Houston - More employers are requiring employees to be vaccinated for COVID-19. For those who don’t want to be vaccinated and risk being fired, most legal experts say their chances of collecting unemployment benefits are slim.
However, the Texas Workforce Commission says benefits will be decided on a case-by-case basis.
Let's start with the policy.
In general, the TWC says to be eligible for unemployment benefits, workers must be terminated through no fault of their own. TWC states, "Examples of misconduct that could make you ineligible include violation of company policy."
Legal experts say a company can set a policy requiring vaccinations to keep the company safe from an outbreak, and because the COVID vaccines have FDA Emergency Use Authorization.
But James Bernsen, TWC spokesperson, says, "It is possible it can be grounds, but it's also possible that can be seen as not the determining factor."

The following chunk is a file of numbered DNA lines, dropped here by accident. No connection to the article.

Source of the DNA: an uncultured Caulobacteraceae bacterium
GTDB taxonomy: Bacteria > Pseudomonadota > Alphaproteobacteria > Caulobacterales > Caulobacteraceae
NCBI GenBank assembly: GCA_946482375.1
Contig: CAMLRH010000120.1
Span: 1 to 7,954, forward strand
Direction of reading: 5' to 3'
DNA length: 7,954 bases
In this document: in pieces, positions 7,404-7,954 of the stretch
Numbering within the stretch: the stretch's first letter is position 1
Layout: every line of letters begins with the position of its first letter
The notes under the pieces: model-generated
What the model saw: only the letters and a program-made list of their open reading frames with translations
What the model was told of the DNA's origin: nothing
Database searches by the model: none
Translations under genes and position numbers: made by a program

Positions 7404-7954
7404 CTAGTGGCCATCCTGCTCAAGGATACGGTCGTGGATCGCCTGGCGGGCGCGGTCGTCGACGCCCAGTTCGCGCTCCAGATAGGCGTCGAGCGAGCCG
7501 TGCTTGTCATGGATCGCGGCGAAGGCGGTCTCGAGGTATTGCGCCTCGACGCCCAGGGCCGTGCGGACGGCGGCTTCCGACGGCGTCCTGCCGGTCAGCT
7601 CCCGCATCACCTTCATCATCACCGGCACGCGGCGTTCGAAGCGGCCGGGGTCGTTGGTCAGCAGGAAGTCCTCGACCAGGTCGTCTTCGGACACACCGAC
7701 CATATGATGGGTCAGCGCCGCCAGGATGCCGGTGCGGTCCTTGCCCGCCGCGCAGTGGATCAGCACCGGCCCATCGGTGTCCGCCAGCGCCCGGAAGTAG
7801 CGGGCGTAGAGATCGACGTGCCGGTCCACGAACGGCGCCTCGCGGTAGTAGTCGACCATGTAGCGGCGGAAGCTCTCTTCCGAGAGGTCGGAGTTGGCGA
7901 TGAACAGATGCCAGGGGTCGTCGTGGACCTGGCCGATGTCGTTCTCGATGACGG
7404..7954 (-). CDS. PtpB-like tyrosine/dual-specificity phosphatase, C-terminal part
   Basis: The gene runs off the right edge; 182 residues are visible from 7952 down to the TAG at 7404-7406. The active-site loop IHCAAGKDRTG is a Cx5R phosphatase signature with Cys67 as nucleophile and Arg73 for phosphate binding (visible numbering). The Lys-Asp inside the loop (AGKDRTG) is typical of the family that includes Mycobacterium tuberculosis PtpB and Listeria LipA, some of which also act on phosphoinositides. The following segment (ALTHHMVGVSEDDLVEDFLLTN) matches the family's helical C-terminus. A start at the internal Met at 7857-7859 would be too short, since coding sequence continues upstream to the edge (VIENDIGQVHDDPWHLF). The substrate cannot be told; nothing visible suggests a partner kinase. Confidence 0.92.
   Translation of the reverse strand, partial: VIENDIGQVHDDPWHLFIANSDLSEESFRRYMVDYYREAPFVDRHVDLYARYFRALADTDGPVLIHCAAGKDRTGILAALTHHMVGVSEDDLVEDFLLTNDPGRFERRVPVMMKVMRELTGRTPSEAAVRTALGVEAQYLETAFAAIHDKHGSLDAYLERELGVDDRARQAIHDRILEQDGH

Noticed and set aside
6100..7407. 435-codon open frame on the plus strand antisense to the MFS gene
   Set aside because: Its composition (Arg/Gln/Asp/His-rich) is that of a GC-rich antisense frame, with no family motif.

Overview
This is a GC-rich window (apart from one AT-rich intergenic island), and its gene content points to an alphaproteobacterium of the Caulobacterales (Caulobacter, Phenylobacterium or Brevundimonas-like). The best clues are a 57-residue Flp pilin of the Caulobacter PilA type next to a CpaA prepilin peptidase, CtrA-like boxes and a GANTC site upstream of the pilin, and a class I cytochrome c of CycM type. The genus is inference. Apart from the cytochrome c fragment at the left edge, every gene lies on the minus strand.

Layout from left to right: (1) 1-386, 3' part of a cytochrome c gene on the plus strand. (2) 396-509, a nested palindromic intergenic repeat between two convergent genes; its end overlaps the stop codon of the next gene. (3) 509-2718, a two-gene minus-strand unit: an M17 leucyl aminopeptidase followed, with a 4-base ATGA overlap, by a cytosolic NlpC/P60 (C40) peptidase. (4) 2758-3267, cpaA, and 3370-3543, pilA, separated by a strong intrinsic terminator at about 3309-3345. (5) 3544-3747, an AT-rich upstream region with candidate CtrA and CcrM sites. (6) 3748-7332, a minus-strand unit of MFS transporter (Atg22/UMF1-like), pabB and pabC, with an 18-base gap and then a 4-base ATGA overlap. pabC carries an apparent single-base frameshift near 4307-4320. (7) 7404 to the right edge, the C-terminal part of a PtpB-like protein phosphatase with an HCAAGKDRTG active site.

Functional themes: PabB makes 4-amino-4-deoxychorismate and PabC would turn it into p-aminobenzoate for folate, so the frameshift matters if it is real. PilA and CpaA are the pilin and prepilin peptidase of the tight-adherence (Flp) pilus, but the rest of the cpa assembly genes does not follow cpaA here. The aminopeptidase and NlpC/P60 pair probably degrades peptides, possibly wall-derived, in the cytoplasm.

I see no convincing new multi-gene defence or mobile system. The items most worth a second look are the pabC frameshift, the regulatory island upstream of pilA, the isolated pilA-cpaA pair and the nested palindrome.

Bernsen says eligibility for benefits is not cut and dry.
He explains, "Some policies companies put out there are going to vary a lot. Some of them might be more reasonable than others. Some of them might have alternatives. Someone might have requested the opportunity to work from home, and that's going to be part of the discussion as well."
Workers could also still be eligible for unemployment benefits if they refused to be vaccinated for medical or religious reasons but will have to provide proof.
Workers who decide to quit jobs over vaccine requirements are not likely to receive unemployment benefits. TWC writes, "Most people who quit their jobs do not receive unemployment benefits."
Bersen points out that both employees and employers can go through three levels of appeals if they disagree with a decision.
So what about getting COBRA coverage to continue employer health insurance benefits after being fired?
Fired employees can qualify for COBRA, as long as they're not terminated for gross misconduct, such as stealing or assaulting someone. However, gross misconduct can also be defined as willfully refusing a company policy. So it will depend on how an employer characterizes the termination.